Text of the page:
2015 Ford Transit Connect Review
For some reason the wisdom of smaller-than-standard size vans evaded North America until mid-2009 when the first Transit Connect arrived. The vehicle immediately won North American Truck of the Year at the 2010 North American International Auto Show (NAIAS) and has proven itself popular with buyers ever since.
What is a Ford Transit Connect?
The Ford Transit Connect first appeared (in Europe) in 2002 when it replaced the rather aging Ford Escort range of car-based vans that had been around in various forms since the 1960s. Of course, that wasn’t Ford’s first foray into the small commercial van market: the Ford Thames 300E light panel van based on the Ford Anglia saloon of the time had been around since 1954.
2015 Ford Transit Connect Prices & Specs
Pricing starts at $25,754, for which you get a well appointed, easy to park/maneuver, stylish and fuel card friendly (9.9L/100km City; 6.9L/100km Hwy) load hauler (Max Payload = 780kg).
The Transit Connect (cargo van) has a GVW rating of 2,458kg, which is fair for its size. However, while towing an occasional light trailer might be fine in theory, I wouldn’t personally recommend this vehicle for regular day-in-day-out towing purposes (it is after all, front-wheel drive).
Driving the 2015 Ford Transit Connect
The small van concept originally evolved from panel-sided station wagons and is therefore designed to drive like a car. The new Ford Transit Connect follows this format to the letter. It’s as nimble as a Ford Focus and burns roughly the same amount of fuel. Naturally, it’s not designed to haul heavy loads, but for local delivery services, electricians, plumbers, and probably 1,000+ other small businesses, it’s almost perfection!
Power comes from a 1.6L EcoBoost® DOHC I-4 which is coupled to a 6-Speed SelectShift® Automatic Transmission. Sprightly is probably a better description than lively, but then this is a commercial vehicle we’re talking of and not the latest Ford Mustang.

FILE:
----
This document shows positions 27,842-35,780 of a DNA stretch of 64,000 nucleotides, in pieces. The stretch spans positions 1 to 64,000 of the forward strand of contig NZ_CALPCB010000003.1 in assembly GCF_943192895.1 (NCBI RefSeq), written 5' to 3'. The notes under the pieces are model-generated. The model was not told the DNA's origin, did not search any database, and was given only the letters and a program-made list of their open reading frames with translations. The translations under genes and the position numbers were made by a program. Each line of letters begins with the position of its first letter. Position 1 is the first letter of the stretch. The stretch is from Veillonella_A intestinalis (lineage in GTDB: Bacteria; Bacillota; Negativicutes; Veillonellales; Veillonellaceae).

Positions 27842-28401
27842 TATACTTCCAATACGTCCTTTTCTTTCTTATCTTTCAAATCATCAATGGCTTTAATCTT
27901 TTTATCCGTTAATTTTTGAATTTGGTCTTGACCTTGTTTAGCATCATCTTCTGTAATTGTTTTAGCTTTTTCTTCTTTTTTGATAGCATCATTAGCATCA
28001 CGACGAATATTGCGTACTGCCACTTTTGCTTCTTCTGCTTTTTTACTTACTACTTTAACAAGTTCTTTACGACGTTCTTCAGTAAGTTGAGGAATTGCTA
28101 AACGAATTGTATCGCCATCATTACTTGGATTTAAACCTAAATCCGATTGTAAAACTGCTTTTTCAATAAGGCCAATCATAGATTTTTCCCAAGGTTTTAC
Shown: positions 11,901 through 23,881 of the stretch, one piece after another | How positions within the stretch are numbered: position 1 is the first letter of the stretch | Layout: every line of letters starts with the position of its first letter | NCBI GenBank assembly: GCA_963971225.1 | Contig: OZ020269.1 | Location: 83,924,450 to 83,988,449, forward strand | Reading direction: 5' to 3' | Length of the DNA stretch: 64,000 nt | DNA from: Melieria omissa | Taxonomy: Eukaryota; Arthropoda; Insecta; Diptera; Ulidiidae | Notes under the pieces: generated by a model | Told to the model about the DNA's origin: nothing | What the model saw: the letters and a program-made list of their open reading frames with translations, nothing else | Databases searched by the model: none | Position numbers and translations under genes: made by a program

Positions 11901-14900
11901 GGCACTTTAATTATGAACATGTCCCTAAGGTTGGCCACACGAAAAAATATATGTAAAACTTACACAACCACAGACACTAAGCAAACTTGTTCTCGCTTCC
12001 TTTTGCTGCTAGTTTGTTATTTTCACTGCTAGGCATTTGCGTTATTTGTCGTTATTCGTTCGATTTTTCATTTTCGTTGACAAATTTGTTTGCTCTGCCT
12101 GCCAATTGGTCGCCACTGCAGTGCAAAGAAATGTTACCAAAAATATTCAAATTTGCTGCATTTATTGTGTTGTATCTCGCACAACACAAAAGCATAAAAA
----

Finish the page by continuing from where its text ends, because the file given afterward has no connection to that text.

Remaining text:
Its road manners are surprisingly good, and the comfort of its suspension will astound those who have ever spent an 8-hour shift behind the wheel of a regular panel van.
Inside & Out of the 2015 Ford Transit Connect
These small vans have certainly grown substantially since I first drove one (my first road-going vehicle was a Ford Escort Mk1 van). The rear compartment is large enough for drywall sheets and the large side loading door, together with full fold-back rear doors, make loading a breeze. One thing that did strike me strange though was the amount of headroom above the driver and passenger seats, and the total waste of space this involved. Unless you’re an Abe Lincoln impersonator (complete with the obligatory top hat) or are reliving your youth with one of those outrageous early Jackson 5 perms I mistakenly thought cool back in the ‘70s, then this headroom is simply pointless. Now, Ford may well have options available for this area, but thinking back to all the items I carried when I was in the building trade (warm/rain jacket(s), hats, coveralls, work gloves, maps, lunchbox, flashlight, etc.), there really needs to be some sort of shelf/cubby box/cargo net up there as standard fitment.
Comparing the 2015 Ford Transit Connect
A starting price of $25,754 might sound a tad steep when compared to the bargain deals often found today on standard-sized panel vans. Lately, certain commercial vehicle manufacturers have been pricing down their regular vans in order to compete with the new influx of super-size vans now entering the market (MB Sprinter/Ram ProMaster/Ford Transit) and this has produced a glut of “traditional” vans.
I use this word because we are talking of rather long-in-the-tooth designs going up against a bang-up-to-date product here. Example: You could purchase a Dodge Ram Cargo (basically, a panel-sided Dodge Caravan) for slightly less. However, you won’t get the same fuel economy and you will be driving a basic old-school minivan simply lacking in windows and seats. Now, to be fair, courier guys (over the years) often purchased minivans and removed the seats as these were cheap to buy and served the purpose, but now there’s a vehicle specifically designed to do the job, so why would you bother?
Competitors? Only the Nissan NV200 poses a direct threat. However, there are rumours of Chrysler bringing the Fiat Doblò over here in the very near future. This will certainly create competition for Ford. Word is (from family and friends still in the building trade back in the U.K.) that the Blue Oval still owns the commercial vehicle market, so take from that what you will!